5. I’m smart…but I’m not that smart. Do you need an editor? Yes. At least a copy editor. If you have smart and honest pre-readers, you can probably get away without a developmental one, but you need a copy editor. Editing is an art the same as writing; do not make the mistake of neglecting it. Do you need a cover artist? That depends on a number of factors, but please keep in mind a great cover has a lot going on other than pretty pictures. Do you need help marketing? Yes, which leads me to…
6. Book bloggers are really awesome people. I’m not saying they’re all nice. I know they’re not. Most of the ones I’ve “met” have been great, but not all. So why are they awesome? Because they do what they do for the sheer love of books. They don’t make money on it. (Some may have ads or vendor buttons, but I can almost promise most of what they make goes into the site; running a website, a good one, usually costs some money.) No one from the New York Times or USA Today is going to read my book. Book bloggers offer readers and indie authors a very important way to connect, and they devote a ton of time doing it. Any time one of them offers to spend their time reading and reviewing my book, I’m grateful. Even if they don’t end up liking it much, I’m going to say, “Thank you!” So, drop them a comment. Tweet that link you love. Subscribe. Interact. Most bloggers do what they do for the love of books and the fun of connecting with people who have the same interests. In other words, please do feed the book blogger.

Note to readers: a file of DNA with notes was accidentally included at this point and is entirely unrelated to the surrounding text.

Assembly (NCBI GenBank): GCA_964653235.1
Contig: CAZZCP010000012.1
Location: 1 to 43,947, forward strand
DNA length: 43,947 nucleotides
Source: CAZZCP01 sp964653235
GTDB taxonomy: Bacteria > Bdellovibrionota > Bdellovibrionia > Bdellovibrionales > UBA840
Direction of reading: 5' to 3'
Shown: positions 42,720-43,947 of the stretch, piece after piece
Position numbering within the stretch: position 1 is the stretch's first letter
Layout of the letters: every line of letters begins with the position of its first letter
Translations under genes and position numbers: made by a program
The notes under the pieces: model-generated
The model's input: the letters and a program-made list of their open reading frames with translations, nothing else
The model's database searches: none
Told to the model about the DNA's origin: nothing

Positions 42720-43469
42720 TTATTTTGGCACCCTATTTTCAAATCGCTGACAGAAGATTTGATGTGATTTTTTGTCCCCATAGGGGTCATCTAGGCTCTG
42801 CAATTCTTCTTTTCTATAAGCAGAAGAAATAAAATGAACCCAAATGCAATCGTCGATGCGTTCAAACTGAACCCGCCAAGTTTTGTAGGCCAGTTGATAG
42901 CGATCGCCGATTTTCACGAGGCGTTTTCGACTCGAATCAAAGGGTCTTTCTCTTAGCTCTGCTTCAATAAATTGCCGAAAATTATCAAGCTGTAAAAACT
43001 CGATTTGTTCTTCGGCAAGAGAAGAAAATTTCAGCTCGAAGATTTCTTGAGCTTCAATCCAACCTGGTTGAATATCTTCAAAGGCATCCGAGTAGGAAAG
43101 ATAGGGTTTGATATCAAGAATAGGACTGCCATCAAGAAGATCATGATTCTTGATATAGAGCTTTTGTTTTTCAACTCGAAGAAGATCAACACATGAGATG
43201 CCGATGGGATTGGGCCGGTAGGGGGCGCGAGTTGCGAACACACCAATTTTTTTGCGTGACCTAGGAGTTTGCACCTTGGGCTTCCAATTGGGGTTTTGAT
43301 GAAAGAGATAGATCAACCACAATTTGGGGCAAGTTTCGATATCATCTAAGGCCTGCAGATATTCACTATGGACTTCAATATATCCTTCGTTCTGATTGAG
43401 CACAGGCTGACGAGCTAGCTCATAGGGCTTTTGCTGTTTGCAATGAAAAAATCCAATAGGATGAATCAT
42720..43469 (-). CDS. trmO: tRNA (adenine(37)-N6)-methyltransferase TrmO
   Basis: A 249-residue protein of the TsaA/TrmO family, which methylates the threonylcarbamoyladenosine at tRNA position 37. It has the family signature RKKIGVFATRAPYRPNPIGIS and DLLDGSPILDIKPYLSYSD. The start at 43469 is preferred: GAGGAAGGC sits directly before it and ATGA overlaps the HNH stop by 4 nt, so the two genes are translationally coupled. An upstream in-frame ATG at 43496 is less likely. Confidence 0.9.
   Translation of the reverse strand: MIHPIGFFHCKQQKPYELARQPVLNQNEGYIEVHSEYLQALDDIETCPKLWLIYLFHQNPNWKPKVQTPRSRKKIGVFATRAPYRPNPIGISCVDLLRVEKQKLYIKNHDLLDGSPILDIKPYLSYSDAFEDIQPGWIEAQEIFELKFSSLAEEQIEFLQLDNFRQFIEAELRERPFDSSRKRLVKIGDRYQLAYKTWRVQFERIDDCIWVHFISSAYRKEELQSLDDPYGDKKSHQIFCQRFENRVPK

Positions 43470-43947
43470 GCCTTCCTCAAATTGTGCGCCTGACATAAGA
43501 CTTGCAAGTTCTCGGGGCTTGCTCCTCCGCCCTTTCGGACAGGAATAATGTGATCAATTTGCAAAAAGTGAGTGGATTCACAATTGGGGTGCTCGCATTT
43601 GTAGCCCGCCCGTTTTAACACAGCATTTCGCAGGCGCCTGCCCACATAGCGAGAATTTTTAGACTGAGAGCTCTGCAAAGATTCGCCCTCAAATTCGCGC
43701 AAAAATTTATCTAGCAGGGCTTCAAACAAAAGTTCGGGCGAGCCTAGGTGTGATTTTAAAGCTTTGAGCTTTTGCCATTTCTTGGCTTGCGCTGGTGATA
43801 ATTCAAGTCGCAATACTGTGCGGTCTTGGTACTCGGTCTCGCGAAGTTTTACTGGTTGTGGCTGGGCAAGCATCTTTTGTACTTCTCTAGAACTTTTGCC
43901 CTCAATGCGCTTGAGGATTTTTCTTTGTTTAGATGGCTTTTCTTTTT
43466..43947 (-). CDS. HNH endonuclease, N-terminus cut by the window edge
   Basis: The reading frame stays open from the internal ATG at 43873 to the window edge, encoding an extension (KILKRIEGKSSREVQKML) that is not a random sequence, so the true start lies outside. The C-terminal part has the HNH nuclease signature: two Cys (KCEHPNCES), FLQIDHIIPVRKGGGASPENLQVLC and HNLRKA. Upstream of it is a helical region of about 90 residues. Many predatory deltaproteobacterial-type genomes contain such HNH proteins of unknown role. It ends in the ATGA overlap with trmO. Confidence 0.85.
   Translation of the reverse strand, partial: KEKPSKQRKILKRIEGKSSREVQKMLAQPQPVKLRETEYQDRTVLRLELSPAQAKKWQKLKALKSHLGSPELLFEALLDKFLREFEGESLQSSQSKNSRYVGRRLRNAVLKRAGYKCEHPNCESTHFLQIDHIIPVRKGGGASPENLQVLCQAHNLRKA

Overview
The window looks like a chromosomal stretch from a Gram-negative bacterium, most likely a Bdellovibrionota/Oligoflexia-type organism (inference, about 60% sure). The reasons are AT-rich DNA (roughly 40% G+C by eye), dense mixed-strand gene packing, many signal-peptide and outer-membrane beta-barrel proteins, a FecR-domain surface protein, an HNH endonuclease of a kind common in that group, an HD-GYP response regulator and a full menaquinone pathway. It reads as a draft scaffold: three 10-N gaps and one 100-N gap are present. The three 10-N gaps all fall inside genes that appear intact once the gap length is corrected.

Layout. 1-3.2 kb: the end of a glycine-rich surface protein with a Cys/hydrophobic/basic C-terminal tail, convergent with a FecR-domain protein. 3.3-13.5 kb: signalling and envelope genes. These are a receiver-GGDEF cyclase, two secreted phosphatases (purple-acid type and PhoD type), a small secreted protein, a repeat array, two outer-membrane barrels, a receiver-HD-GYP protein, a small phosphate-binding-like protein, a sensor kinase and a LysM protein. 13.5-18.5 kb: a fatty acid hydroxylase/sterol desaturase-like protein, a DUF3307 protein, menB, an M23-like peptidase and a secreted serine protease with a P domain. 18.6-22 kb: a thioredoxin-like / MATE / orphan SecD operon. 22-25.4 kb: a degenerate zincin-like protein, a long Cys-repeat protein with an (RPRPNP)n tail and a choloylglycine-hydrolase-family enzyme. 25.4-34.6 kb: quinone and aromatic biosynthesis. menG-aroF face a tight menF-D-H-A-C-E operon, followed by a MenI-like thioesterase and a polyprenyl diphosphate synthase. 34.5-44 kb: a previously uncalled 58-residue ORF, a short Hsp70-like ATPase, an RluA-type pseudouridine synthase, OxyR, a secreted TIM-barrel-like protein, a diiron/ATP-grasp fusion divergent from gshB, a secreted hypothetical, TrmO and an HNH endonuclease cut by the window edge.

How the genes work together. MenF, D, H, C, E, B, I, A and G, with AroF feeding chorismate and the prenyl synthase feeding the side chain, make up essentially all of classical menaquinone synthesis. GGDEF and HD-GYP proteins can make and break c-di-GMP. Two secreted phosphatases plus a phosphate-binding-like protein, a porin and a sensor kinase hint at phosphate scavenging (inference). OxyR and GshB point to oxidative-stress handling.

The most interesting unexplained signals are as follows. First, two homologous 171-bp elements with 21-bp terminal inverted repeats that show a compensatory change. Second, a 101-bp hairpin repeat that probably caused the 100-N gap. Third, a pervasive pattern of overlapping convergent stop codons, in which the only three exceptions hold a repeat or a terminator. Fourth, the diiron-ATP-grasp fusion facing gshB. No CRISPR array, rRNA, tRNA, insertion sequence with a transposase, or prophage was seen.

7. It sucks not to be able to cuss as much on twitter. Yeah, that’s pretty much it. The plain fact of it is, you have to conduct yourself with a bit more decorum on social networking sites if you’re going to be taken seriously. That said, don’t be boring, either. And don’t over-promote. That’s obnoxious. I’m not as bad as some, and I’m trying to cut back. The books should stand on their own, and people will quickly tune you out if all you ever do is tweet buy links.
8. You have to be in this for the long haul. It goes back to desire and perseverance. About being honest with yourself and recognizing that, other than a few big names, most indie writers are not going to become millionaires. That said, the chances of you being a millionaire writer were never very good under the old system, either. Stick it out. Keep going. Keep writing. Keep publishing. It’s not who makes a big splash in their first six months, it’s who is still in the game after six years have gone by. Are you a writer? Then write. With self-publishing platforms and print on demand, you now have the power to tell your stories and reach your audience on your own terms. But it’s not going to happen overnight.